This leasson should be removed.
I discuss the CQS issue in the article.
And I have written code which has performance problems and is unreadable if you apply CQS. For sure these cases are rare, but you should never follow a principle blindly. You might have to make trade offs because if you apply CQS rigorously in cases where the memory footprint is important you might decide otherwise to save space. What do others think? Violating the CQS principle is not really necessary for the purpose of this example. -- mTn-_-|
Command-Query Separation principle
We all agree that the
random_integer' function violates CQS. To my mind, it does so unnecessarily. As an old-time C programmer, its use in the lesson feels ok to me; but reason and experience tell me it's a bad thing to do, so I would not do it. We can rewrite thetwo_dice' function to adhere to CQS, eliminating the side-effect confusion, while keeping it reasonably concise:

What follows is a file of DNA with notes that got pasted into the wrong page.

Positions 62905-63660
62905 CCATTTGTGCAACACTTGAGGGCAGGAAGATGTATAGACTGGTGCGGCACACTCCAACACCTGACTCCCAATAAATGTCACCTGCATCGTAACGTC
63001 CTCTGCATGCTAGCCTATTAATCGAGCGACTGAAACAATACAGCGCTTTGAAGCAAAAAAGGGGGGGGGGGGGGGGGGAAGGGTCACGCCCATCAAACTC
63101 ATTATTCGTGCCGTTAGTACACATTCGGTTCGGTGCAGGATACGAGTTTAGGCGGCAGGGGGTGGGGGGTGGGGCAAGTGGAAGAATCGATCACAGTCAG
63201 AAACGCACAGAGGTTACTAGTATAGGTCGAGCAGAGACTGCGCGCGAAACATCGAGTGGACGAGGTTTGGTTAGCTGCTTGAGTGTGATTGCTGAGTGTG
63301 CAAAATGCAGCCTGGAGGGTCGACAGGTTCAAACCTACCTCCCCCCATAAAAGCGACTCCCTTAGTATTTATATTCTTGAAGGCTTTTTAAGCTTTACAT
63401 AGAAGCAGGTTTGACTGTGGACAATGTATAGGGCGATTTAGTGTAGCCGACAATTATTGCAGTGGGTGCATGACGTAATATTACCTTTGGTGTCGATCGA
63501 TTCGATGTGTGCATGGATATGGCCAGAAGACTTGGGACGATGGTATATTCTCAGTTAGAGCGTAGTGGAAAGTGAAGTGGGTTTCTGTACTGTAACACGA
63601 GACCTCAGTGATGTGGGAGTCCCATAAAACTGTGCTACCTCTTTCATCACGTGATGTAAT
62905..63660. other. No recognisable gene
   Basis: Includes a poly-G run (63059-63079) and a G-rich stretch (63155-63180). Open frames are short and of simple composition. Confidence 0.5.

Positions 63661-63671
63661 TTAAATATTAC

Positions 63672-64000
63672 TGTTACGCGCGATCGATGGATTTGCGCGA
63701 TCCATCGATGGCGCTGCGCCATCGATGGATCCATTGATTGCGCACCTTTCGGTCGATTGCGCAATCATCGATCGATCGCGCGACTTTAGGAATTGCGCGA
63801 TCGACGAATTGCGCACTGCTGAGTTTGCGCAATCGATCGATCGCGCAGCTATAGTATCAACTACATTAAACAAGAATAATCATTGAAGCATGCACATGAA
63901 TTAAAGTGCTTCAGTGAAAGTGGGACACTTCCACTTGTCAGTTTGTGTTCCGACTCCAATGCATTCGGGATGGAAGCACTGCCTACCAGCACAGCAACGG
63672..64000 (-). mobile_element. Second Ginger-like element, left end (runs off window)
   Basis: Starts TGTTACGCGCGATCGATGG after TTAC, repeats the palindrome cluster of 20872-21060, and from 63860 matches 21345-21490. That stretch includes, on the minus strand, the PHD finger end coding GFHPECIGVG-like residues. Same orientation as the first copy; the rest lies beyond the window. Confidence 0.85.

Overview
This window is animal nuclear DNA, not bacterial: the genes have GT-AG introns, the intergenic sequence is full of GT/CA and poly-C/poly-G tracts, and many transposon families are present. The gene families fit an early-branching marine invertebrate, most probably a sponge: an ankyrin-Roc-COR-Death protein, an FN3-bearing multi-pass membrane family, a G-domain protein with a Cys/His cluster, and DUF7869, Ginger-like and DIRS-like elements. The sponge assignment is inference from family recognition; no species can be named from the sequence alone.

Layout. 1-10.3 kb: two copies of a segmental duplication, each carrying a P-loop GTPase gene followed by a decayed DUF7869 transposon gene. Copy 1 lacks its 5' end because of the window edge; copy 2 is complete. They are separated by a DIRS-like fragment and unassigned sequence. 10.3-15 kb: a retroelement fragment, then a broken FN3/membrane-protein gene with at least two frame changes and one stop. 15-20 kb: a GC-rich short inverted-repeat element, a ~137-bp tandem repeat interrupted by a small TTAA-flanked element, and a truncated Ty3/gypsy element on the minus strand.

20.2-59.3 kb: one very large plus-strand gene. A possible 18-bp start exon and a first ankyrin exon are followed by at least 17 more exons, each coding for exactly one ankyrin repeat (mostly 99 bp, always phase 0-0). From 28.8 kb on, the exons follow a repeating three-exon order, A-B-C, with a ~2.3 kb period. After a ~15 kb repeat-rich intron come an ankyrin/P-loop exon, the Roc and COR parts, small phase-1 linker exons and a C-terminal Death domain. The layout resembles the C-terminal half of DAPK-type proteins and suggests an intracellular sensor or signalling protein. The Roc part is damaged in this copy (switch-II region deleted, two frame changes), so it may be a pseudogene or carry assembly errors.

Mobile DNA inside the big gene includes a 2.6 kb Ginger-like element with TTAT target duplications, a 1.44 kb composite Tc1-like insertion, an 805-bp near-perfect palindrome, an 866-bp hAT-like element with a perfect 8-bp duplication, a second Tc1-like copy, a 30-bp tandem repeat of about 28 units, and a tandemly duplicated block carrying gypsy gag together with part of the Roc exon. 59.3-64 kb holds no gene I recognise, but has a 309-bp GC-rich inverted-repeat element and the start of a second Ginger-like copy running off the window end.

There's a bit of code duplication here, unfortunately. We can get rid of the duplication with a really funky in-line agent:
Hmmm, the cure might be worse than the code duplication it was intended to fix! But note that the agent is a command, so unlike the lesson's `random_integer' function it doesn't violate CQS. We could extract the inline agent to a separate routine:
This is nicer.
two_dice' function still has a side-effect onrandom_sequence'. Is this a violation of CQS? It depends on whether
random_sequence' is part of the ''abstract state'' of this class. The lesson places it in the implementation, so I thinktwo_dice' is ok: it's a concrete side-effect, not an abstract one, so it doesn't violate CQS.
Shaking the dice
Peter, you are right to say that the cure is worse than the problem. That is always the case with an inline agent, without exception (at least, I've never seen one yet).
As you say, the side effect is concrete, not abstract, so it DOES violate CQS.
It also does not model the real-world situation accurately.